Synesis

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Synesis is a traditional grammatical/rhetorical term derived from Greek σύνεσις (originally meaning "unification, meeting, sense, conscience, insight, realization, mind, reason").

A constructio kata synesin (or constructio ad sensum in Latin) means a grammatical construction in which a word takes the gender or number not of the word with which it should regularly agree, but of some other word implied in that word. It is effectively an agreement of words with the sense, instead of the morphosyntactic form.[1]

Example:

If the band are popular, they will play next month.

Here, the plural pronoun they and the plural verb form are co-refer with the singular noun band. One can think of the antecedent of they as an implied plural noun such as musicians.

Such use in English grammar is often called notional agreement (or notional concord[2]), because the agreement is with the notion of what the noun means, rather than the strict grammatical form of the noun (the normative formal agreement). The term situational agreement is also found, since the same word may take a singular or plural verb depending on the interpretation and intended emphasis of the speaker or writer; so:

The government is united. (Implication: it is a single cohesive body, with a single agreed policy).
The government are divided. (Implication: it is made up of different individuals or factions, with their own different policy views).

Other examples of notional agreement for collective nouns involve some uses of the words team and none.

Although notional agreement is more commonly used in British English than in American English, some amount is natural in any variety of English. American style guides give advice, for example, on notional agreement for phrases such as a number of, a lot of, and a total of. The AMA Manual of Style says,[3] "The number is singular and a number of is plural"[3] (thus the number of mosquitoes is increasing but a number of brands of mosquito repellent are available) and "The same is true for the total and a total of"[3] (thus the total was growing but a total of 28 volunteers have submitted applications [not *has submitted]). This is the same concept that is covered by Chicago style (16th ed) at "5.9 Mass noun followed by a prepositional phrase",[4] despite that not all of the relevant nouns (including "number") are mass nouns.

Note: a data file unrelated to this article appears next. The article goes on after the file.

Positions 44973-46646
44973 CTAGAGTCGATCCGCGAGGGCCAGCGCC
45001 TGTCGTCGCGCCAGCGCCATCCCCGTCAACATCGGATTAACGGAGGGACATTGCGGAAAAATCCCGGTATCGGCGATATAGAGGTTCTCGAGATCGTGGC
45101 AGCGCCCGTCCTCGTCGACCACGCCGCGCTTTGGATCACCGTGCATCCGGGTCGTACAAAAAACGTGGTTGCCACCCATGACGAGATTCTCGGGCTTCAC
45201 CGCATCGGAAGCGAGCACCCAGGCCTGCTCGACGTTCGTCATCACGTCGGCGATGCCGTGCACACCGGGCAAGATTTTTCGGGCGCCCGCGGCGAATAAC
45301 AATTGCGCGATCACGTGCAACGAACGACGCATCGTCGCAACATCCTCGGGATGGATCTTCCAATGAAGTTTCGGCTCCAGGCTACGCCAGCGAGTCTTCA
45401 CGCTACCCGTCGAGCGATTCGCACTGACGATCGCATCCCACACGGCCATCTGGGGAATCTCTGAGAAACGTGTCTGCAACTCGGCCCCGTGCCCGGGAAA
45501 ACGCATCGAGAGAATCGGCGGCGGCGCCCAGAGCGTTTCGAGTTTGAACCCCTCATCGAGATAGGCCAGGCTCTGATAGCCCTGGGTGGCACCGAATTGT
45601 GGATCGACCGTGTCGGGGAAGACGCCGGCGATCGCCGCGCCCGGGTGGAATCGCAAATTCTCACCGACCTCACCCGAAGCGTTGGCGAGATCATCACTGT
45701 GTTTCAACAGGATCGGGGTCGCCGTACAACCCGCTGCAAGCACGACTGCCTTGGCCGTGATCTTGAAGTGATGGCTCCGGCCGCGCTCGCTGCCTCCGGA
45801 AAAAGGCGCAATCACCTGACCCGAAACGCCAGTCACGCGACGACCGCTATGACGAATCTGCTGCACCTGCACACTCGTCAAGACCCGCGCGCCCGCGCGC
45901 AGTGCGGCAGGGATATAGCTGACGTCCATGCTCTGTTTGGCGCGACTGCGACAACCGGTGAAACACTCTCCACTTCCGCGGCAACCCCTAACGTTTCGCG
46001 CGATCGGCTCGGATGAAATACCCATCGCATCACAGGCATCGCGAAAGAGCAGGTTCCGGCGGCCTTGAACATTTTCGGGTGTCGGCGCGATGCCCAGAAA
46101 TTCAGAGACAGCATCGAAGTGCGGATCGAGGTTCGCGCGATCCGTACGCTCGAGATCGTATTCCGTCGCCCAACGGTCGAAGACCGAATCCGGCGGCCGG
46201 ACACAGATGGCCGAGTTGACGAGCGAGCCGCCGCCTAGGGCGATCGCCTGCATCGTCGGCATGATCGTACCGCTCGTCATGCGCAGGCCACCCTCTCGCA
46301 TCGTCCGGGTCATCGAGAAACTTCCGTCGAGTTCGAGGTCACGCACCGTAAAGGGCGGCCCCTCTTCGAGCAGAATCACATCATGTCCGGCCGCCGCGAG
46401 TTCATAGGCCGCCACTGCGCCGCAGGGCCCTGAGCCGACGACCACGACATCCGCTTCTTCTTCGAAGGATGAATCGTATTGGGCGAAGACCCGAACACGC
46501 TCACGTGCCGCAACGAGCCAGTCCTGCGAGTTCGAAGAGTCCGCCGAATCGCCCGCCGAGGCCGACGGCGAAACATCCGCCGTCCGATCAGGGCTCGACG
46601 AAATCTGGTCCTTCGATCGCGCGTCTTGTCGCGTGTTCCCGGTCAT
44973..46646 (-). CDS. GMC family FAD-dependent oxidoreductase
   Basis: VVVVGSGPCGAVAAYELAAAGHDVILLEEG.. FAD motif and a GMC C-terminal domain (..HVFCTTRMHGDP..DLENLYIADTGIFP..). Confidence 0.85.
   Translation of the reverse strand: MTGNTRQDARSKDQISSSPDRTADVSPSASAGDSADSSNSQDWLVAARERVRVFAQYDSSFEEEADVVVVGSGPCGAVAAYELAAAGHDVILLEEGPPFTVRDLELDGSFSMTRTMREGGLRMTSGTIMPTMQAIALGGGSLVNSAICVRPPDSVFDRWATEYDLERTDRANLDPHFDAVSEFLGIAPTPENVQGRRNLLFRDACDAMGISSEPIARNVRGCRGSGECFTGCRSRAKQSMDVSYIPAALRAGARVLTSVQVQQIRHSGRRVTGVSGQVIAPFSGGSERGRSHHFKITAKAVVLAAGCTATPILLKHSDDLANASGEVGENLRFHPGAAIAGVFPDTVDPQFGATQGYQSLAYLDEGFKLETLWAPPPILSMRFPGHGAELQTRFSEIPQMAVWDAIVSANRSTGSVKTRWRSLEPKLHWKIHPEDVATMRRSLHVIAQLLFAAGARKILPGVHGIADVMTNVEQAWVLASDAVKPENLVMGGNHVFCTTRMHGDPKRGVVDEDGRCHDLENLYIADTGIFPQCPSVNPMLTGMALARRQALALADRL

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References[edit]

  1. ^ Hadumod Bussmann (7 March 2013). Routledge Dictionary of Language and Linguistics. Routledge. p. 470. ISBN 978-1-134-63038-7. Retrieved 24 May 2013. 
  2. ^ Quirk, Randolph; Greenbaum, Sidney; Leech, Geoffrey; Svartvik, Jan (1985). A comprehensive grammar of the English language. Harlow: Longman. ISBN 0-582-51734-6. 
  3. ^ a b c Iverson, Cheryl, et al. (eds) (2007), "7.8.11 Number", AMA Manual of Style (10th ed.), Oxford, Oxfordshire: Oxford University Press, ISBN 978-0-19-517633-9 
  4. ^ University of Chicago (2010), "5.9 Mass noun followed by a prepositional phrase", The Chicago Manual of Style (16th ed.), Chicago: Univ. of Chicago Press, ISBN 978-0-226-10420-1